W3C home > Mailing lists > Public > whatwg@whatwg.org > March 2010

[whatwg] Web Workers feedback

From: Jonas Sicking <jonas@sicking.cc>
Date: Tue, 30 Mar 2010 00:54:15 -0700
Message-ID: <63df84f1003300054x49230747vf2ebb3d90ee4dca8@mail.gmail.com>
On Tue, Mar 30, 2010 at 12:20 AM, Ian Hickson <ian at hixie.ch> wrote:
> On Mon, 29 Mar 2010, Jonas Sicking wrote:
>> >
>> > We could throw an exception, but that would make migrating from this
>> > not being supported to this being supported later a lot harder (you'd
>> > have to catch exceptions and then remove the nodes, rather than just
>> > doing null checks in the worker). I don't know that that's worth it.
>>
>> I don't see why it would be harder to add support for passing objects
>> later harder. I would say quite the opposite. People are more likely to
>> come to depend on objects down in an object graph being converted to
>> null, than they are to come to depend on that throwing an exception.
>
> I agree that people are less likely to depend on exceptions. The problem
> is feature detection so that you can use the new feature (sending DOM
> nodes) in new clients without failing in old clients. When sending null
> it's easy; when raising exceptions, you have to have two different sends.

I would rather argue that throwing an exception makes feature
detection simpler. That way you can do something like:

try {
  w.postMessage(obj);
} catch() {
  var f = {};
  f.x = obj.x;
  f.y = obj.y;
  f.complex = serializeOrCreateOtherFallback(obj.complex);
  w.postMessage(f);
}


If null is sent you have to inside the worker send back an error
message to the sender. The sender has to find the correct data to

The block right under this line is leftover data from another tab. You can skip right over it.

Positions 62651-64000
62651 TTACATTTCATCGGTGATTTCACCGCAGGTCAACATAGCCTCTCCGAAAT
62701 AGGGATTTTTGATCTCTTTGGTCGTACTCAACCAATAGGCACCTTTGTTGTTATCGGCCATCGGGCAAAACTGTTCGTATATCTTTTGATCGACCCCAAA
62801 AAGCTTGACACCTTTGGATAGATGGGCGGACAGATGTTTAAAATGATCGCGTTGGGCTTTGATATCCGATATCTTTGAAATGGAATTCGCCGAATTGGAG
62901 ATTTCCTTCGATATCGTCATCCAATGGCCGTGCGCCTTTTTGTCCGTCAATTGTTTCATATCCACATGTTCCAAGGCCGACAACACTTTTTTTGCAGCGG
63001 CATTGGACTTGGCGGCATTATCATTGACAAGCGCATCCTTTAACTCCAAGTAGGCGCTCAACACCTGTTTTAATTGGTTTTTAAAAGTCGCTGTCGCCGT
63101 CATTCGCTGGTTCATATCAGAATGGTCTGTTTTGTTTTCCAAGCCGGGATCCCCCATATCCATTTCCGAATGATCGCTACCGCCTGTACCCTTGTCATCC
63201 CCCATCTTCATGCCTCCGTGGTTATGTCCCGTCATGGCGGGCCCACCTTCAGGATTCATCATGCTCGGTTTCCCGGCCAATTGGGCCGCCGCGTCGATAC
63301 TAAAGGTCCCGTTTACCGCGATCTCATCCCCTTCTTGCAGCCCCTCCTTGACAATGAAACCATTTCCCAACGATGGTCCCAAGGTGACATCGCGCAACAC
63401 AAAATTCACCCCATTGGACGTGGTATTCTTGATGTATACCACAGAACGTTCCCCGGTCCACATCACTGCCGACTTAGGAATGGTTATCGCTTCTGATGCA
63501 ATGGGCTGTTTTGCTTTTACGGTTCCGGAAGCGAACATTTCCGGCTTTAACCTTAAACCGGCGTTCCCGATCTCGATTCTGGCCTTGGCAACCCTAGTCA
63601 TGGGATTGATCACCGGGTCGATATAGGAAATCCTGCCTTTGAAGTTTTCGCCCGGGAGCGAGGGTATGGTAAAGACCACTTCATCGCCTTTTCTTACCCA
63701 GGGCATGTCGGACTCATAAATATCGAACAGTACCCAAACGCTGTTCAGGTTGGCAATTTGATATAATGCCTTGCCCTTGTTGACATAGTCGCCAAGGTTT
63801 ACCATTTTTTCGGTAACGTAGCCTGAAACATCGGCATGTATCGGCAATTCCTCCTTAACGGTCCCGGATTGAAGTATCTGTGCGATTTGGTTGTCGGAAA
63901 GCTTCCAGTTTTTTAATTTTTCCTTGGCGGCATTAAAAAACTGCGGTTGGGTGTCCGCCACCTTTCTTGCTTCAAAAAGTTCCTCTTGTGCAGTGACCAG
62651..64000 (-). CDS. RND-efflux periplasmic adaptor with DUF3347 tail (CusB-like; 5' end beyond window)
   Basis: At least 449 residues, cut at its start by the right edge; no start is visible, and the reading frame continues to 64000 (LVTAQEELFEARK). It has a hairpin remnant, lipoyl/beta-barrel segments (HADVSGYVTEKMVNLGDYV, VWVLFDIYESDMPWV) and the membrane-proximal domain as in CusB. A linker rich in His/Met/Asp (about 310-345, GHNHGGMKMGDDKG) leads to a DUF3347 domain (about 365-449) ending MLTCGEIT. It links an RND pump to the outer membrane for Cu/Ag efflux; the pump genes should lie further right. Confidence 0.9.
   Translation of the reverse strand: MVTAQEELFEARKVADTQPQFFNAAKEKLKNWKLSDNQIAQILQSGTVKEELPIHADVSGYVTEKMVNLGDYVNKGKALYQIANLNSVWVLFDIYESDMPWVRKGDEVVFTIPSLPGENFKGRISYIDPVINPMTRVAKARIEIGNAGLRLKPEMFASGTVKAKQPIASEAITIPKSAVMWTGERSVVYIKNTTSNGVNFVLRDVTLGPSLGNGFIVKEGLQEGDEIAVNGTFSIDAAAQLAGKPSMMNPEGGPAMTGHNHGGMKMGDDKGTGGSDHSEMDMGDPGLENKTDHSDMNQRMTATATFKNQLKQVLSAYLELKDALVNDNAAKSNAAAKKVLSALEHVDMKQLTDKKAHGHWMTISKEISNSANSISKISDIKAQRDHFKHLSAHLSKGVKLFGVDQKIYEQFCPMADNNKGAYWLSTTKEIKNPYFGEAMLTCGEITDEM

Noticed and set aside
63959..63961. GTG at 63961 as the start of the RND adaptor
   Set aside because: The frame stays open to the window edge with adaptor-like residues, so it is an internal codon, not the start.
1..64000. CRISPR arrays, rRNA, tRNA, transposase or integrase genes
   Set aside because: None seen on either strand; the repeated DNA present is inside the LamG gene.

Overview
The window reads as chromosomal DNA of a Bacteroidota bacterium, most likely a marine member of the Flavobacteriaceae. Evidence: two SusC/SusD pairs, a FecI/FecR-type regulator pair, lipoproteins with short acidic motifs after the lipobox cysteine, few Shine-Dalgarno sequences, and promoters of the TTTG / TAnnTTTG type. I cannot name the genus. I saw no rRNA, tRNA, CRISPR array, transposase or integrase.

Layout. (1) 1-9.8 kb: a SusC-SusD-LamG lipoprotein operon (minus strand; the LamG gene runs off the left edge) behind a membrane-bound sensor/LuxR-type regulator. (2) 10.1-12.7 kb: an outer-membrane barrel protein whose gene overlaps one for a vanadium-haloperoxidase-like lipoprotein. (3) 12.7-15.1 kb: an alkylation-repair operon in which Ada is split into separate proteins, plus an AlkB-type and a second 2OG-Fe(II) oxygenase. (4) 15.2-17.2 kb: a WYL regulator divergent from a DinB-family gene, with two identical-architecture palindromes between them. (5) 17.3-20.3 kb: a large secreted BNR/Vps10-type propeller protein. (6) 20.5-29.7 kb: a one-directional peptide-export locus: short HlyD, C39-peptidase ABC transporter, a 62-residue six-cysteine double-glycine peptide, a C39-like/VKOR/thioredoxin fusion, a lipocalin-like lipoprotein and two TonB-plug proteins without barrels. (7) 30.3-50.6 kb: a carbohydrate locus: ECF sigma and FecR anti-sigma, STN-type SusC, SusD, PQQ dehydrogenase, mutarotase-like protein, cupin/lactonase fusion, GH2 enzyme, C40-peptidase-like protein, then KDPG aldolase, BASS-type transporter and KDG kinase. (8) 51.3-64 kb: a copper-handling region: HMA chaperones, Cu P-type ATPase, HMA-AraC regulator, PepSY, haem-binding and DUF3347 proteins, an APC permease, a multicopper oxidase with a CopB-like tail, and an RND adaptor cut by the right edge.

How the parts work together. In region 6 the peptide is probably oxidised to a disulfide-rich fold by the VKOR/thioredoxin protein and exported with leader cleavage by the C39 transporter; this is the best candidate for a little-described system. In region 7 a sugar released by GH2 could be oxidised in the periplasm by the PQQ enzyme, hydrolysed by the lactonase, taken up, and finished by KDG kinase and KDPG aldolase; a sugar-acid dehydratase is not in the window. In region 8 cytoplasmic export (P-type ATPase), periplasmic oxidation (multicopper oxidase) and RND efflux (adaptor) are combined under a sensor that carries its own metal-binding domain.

send, which could be hard given that the error message is received
asynchronously, and then resend.

>> Additionally, it's unlikely that converting to null is the fallback
>> behavior you want for downlevel clients. Likely you'd want to manually
>> serialize such objects and then parse them on the receiver side. In this
>> case too an exception would likely help you more than silently
>> converting to null.
>
> It depends on how critical the DOM node is. If it's just a reference deep
> inside some nested structure, which the other side only uses as an
> additional hint rather than as a required component of the corresponding
> algorithm, it's simpler just to have the UA convert it to null.

Ok, I guess it comes down to if we think it's more likely that people
will send Nodes and other unsupported objects by accident or as
optional data, or because they really want to send them.

Personally my guess it's more likely that they really wanted to.

/ Jonas
Received on Tuesday, 30 March 2010 00:54:15 UTC

This archive was generated by hypermail 2.4.0 : Wednesday, 22 January 2020 16:59:22 UTC